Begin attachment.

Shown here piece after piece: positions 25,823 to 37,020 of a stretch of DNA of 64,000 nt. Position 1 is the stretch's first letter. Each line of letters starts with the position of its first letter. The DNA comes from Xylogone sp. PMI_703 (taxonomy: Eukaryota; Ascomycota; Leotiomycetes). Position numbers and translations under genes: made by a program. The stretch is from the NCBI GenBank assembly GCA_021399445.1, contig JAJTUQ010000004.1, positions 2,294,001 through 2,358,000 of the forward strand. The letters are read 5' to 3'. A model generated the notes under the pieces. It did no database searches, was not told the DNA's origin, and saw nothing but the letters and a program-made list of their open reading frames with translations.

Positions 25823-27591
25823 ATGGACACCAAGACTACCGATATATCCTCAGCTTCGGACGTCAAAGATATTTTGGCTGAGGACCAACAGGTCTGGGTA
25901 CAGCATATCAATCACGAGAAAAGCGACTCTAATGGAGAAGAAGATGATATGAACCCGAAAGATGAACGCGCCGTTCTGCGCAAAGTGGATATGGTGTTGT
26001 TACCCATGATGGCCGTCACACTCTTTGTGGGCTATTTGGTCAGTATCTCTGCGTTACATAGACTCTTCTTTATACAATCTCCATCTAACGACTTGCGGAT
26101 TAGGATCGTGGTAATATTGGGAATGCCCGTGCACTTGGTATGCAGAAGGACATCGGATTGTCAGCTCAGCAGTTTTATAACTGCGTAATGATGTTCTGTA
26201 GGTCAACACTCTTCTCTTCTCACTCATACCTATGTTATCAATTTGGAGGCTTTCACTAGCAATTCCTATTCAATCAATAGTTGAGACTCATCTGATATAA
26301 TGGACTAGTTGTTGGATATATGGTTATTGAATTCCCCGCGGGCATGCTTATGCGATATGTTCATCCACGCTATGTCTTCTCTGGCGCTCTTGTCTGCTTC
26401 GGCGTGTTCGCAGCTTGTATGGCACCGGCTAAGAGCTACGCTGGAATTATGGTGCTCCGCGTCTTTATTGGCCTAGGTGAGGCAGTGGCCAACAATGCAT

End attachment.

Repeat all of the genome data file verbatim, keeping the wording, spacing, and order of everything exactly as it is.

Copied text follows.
Shown here piece after piece: positions 25,823 to 37,020 of a stretch of DNA of 64,000 nt. Position 1 is the stretch's first letter. Each line of letters starts with the position of its first letter. The DNA comes from Xylogone sp. PMI_703 (taxonomy: Eukaryota; Ascomycota; Leotiomycetes). Position numbers and translations under genes: made by a program. The stretch is from the NCBI GenBank assembly GCA_021399445.1, contig JAJTUQ010000004.1, positions 2,294,001 through 2,358,000 of the forward strand. The letters are read 5' to 3'. A model generated the notes under the pieces. It did no database searches, was not told the DNA's origin, and saw nothing but the letters and a program-made list of their open reading frames with translations.

Positions 25823-27591
25823 ATGGACACCAAGACTACCGATATATCCTCAGCTTCGGACGTCAAAGATATTTTGGCTGAGGACCAACAGGTCTGGGTA
25901 CAGCATATCAATCACGAGAAAAGCGACTCTAATGGAGAAGAAGATGATATGAACCCGAAAGATGAACGCGCCGTTCTGCGCAAAGTGGATATGGTGTTGT
26001 TACCCATGATGGCCGTCACACTCTTTGTGGGCTATTTGGTCAGTATCTCTGCGTTACATAGACTCTTCTTTATACAATCTCCATCTAACGACTTGCGGAT
26101 TAGGATCGTGGTAATATTGGGAATGCCCGTGCACTTGGTATGCAGAAGGACATCGGATTGTCAGCTCAGCAGTTTTATAACTGCGTAATGATGTTCTGTA
26201 GGTCAACACTCTTCTCTTCTCACTCATACCTATGTTATCAATTTGGAGGCTTTCACTAGCAATTCCTATTCAATCAATAGTTGAGACTCATCTGATATAA
26301 TGGACTAGTTGTTGGATATATGGTTATTGAATTCCCCGCGGGCATGCTTATGCGATATGTTCATCCACGCTATGTCTTCTCTGGCGCTCTTGTCTGCTTC
26401 GGCGTGTTCGCAGCTTGTATGGCACCGGCTAAGAGCTACGCTGGAATTATGGTGCTCCGCGTCTTTATTGGCCTAGGTGAGGCAGTGGCCAACAATGCAT